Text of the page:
Thomas v. State, 394 Md. 479, 906 A.2d 942 (2006).


We turn first to petitioner's argument that the Court of Special Appeals erred in finding that the F.B.I. agent who arrested and booked him was not a "State agent" for purposes of Maryland Rule 4-263 and, therefore determined that there was no discovery violation. Petitioner maintains that the State violated the Maryland Rules of Discovery because it failed to timely disclose the "God has forgiven me" statement to the defense. He argues that even though Agent Purscell was a federal agent, his role in this case made him a State agent for the purposes of Rule 4-263. As such, he continues, the State had an affirmative duty to discover whether Agent Purscell knew of any statements petitioner may have made. Because the State failed to learn of such information until a week before the second trial, it violated the requirement to disclose any statement made by the defendant within the mandatory time for discovery.

The State responds that the Circuit Court denied the motion correctly to exclude Agent Purscell's testimony. The State argues that Agent Purscell did not qualify as a State agent under Rule 4-263 because he did not report regularly to the office of the State's Attorney. Alternatively, the State maintains that even if there was a discovery violation, exclusion of Agent Purscell's testimony would be inappropriate. Disclosure of Purscell's statement was made more than a week before trial, thus giving petitioner reasonable time to respond to the newly discovered evidence.

Maryland Rule 4-263 governs discovery in criminal cases in the circuit courts. One purpose of the Rule is to assist the defendant in preparing a defense and to protect the defendant from surprise. Williams v. State, 364 Md. 160, 174, 771 A.2d 1082, 1090 (2001). Another purpose is to force a defendant to file timely motions to suppress evidence. Bailey v. State, 303 Md. 650, 655, 496 A.2d 665, 667 (1985).

Rule 4-263(a)(2)(B) provides that the State's Attorney shall disclose, without request, inter alia, "[a]ny relevant material or information regarding . . . the acquisition of statements made by the defendant to a State agent that the State intends to use at a hearing or trial." Rule 4-263(b) provides, in pertinent part, that the State shall disclose, upon request, the following information:

The relevant information that was disclosed in this case does not fall within Maryland Rule 4-263(a)(1), material or information tending to negate the guilt or punishment of the defendant as to the offense charged. Nor does the information fall under the obligations covered by Brady v. Maryland, 373 U.S. 83, 83 S.Ct. 1194, 10 L.Ed.2d 215 (1963).

"(1) Witnesses. Disclose to the defendant the name and address of each person then known whom the State intends to call as a witness at the hearing or trial to prove its case in chief or to rebut alibi testimony;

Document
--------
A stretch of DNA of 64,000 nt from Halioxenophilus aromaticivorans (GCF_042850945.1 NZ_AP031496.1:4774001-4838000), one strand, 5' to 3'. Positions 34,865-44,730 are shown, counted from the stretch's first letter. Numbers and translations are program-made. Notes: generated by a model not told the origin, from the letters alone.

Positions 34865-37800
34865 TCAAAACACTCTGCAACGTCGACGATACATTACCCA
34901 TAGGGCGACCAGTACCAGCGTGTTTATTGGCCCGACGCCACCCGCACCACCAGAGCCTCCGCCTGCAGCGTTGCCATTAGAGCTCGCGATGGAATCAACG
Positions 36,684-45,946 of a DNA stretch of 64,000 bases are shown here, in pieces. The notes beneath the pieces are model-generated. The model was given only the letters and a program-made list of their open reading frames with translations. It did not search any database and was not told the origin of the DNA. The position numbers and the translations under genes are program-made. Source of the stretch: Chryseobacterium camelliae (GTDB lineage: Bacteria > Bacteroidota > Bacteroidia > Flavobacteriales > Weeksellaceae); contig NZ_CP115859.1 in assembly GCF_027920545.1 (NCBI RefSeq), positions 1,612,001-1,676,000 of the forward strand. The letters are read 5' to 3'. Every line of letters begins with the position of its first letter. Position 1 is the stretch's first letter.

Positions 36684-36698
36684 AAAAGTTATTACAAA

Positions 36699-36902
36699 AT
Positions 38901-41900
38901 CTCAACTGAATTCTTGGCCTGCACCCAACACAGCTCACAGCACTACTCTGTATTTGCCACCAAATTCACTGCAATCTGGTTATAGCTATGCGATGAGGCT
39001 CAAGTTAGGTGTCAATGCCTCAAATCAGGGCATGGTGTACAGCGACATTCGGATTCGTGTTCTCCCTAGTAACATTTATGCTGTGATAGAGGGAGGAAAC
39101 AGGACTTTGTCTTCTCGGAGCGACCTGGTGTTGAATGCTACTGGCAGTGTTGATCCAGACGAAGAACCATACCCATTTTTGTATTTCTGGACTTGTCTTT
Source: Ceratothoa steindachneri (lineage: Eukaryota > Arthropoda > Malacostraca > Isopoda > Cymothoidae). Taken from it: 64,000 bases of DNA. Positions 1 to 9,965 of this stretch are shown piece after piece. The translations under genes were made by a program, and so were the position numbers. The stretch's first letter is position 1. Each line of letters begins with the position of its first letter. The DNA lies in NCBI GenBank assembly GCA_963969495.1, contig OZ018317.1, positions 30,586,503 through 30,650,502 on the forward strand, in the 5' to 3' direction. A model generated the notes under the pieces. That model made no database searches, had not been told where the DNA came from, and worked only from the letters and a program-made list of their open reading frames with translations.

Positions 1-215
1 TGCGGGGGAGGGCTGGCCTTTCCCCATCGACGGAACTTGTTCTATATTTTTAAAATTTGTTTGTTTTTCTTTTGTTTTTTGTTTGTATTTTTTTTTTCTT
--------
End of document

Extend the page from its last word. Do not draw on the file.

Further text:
(2) Statements of the defendant. As to all statements made by the defendant to a State agent that the State intends to use at a hearing or trial, furnish to the defendant, but not file unless the court so orders: (A) a copy of each written or recorded statement, and (B) the substance of each oral statement and a copy of all reports of each oral statement."

The State's Attorney must provide mandatory disclosures without request "within 25 days after the earlier of the appearance of counsel or the first appearance of the defendant before the court pursuant to Rule 4-213." Rule 4-263(e). The State's Attorney must provide discovery upon request "within 15 days after the earlier of the appearance of counsel or the first appearance of the defendant before the court pursuant to Rule 4-213." Rule 4-263(e).

Rule 4-263(g) addresses the discovery obligations of the State's Attorney. The Rule provides as follows:

"The obligations of the State's Attorney under this Rule extend to material and information in the possession or control of the State's Attorney and staff members and any others who have participated in the investigation or evaluation of the action and who either regularly report, or with reference to the particular action have reported, to the office of the State's Attorney."

In Bailey v. State, 303 Md. 650, 496 A.2d 665, we discussed the meaning and scope of the term "State agent" as used in the Rule 741, the predecessor to the present criminal discovery rule. We concluded that "State agent" should not be read more narrowly than the Rule provision applying to "any others who have participated in the investigation . . . and who with reference to the particular case have reported to [the State's Attorney's] office." Id. at 655-56, 496 A.2d at 667. We explained that one of the underlying purposes of the Rule, to require timely motions to suppress, would be "defeated where agents of a sovereign, other than Maryland, have been involved in investigating the case." Id. at 656, 496 A.2d at 668.

As we have noted, our earlier interpretations of terms in Rule 741 are relevant to interpretations of similar terms in Rule 2 — 463. See Williams v. State, 364 Md. 160, 171 n. 13, 771 A.2d 1082, 1088 n. 13 (2001).